How top boxers are staying fit and coping with quarantine during the coronavirus pandemic

The current coronavirus pandemic has brought about unforeseen levels of uncertainty across all professional sports, including that of boxing. 

With return dates unknown as the death toll within the United States gets closer to leveling out, many top boxers have been forced to stay as sharp as possible from home in preparation for when the call comes. The reality of not being paid unless they fight is also a harsh reality for many fighters, especially given the uncertain future.

“It’s hard, honestly. I thought that I was gaining a lot of weight, I’ll be real with you. I can’t have that,” IBF lightweight champion Teofimo Lopez Jr. told CBS Sports last week. “If I keep going and shoot up to 180 and 200, I’m screwing myself for a potential fight with [Vasilily] Lomachenko and screwing myself to eventually defend my belt at 135 that I just won. I just have to always keep that Mamba mentality (rest in peace, Kobe [Bryant]). It’s tough with everything that is going on and you try to make the best out of it.”

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Lopez (15-0, 12 KOs) was close to formally agreeing to a May 30 lightweight unification bout at New York’s Madison Square Garden against Lomachenko, to many the pound-for-pound king of the sport. He expects the potential career-defining fight to still take place this fall but has gone to great lengths to try and keep himself preserved until then. 

The 22-year-old rising star left his home in New York in order to protect himself from the virus given his history with asthma. Lopez and his wife moved in with his in-laws in Jonesboro, Arkansas, and were forced to survive a tornado shortly after arriving, which caused damage to the house. 

“[Arkansas] is not as bad as it is in New York right now, that’s why I had to leave. If I didn’t, I probably would have had the coronavirus and it’s not good for me,” Lopez said. “This could be death for me so we tried to prevent that from happening.”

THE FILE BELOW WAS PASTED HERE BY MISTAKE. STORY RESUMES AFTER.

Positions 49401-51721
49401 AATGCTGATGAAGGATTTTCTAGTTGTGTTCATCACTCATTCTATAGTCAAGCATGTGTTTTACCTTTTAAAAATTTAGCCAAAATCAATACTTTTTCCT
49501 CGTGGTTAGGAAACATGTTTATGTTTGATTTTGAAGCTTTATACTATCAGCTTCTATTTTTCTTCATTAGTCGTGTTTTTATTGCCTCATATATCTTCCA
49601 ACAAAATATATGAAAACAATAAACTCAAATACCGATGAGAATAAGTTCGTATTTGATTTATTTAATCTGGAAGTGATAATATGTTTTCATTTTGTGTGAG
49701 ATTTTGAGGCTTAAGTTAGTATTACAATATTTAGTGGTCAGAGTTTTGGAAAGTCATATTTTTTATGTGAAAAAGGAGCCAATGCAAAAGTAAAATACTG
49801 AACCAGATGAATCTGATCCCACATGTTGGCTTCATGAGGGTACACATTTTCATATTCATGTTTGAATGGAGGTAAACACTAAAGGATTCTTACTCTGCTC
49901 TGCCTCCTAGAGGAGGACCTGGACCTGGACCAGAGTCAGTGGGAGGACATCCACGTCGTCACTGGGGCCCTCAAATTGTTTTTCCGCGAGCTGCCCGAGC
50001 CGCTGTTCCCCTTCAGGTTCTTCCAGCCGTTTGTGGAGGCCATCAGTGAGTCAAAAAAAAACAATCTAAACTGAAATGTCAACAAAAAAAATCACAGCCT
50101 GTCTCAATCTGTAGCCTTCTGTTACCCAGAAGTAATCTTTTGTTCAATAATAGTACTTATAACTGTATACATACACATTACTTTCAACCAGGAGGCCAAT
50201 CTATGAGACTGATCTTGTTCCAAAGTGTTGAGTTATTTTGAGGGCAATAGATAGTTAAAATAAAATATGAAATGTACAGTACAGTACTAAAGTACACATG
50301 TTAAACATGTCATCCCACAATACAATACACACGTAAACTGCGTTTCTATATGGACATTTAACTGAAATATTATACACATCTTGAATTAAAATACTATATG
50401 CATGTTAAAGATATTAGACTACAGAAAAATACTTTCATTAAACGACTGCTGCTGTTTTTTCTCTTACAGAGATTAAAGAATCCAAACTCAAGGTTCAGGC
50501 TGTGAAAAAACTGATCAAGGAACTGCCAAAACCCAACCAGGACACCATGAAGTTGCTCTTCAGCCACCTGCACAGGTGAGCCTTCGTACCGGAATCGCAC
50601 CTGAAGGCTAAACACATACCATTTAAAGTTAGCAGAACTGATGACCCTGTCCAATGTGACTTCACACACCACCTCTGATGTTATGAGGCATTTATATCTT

Lopez has been regulated to training inside of his in-law’s garage, hitting a heavy bag while mixing in sit-ups, push-ups and calisthenics. He has also regularly worked in Epsom salt baths while leaving the shopping for food and training supplies to his wife in order to keep him safe in quarantine. 

Unified junior welterweight champion Josh Taylor has endured a similar reality. The unbeaten southpaw, who recently signed a promotional deal with Top Rank that would bring his fights to America, saw his scheduled May 2 title defense against Thailand’s Apinun Khongsong postponed, leaving him treading water regarding a rescheduling. 

Taylor (16-0, 12 KOs) was forced to leave his training camp in Las Vegas and return to his native Scotland. The main problem with that was this halted a plan in place for Taylor, who rose to fame in 2019 by winning the World Boxing Super Series tournament, to face fellow unbeaten two-belt champion Jose Ramirez later this year to crown an undisputed king at 140 pounds. 

“I’m just a little bit pissed that this year has suddenly been put on a hold because I was on a real good roll and the momentum was flowing,” Taylor told CBS Sports’ “State of Combat” podcast on Tuesday. “It has been put on hold now. It’s a pain in the backside but nothing can be done about that right now. I’ve still been working out every day and going running every other day, as well. I’m still keeping myself fit and in shape.”


Taylor is staying ready for a return to action.
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Along with his roadwork, Taylor has installed a heavy bag in the back garden behind his garage and a speed bag, free weights and sand bags inside his garage to stay fit. While he considers himself ready now should the call come in, “The Tartan Tornado” said ideally he would need six weeks should boxing return to “sharpen the tools” in order to peak entering a fight. 

“It actually has been a little bit of a blessing in disguise because it has given me a timeframe where I can work on a few things where I wasn’t so strong at in terms of my physical strength,” Taylor said. “It has given me a little bit of window to work on things I couldn’t really do when I was in camp.”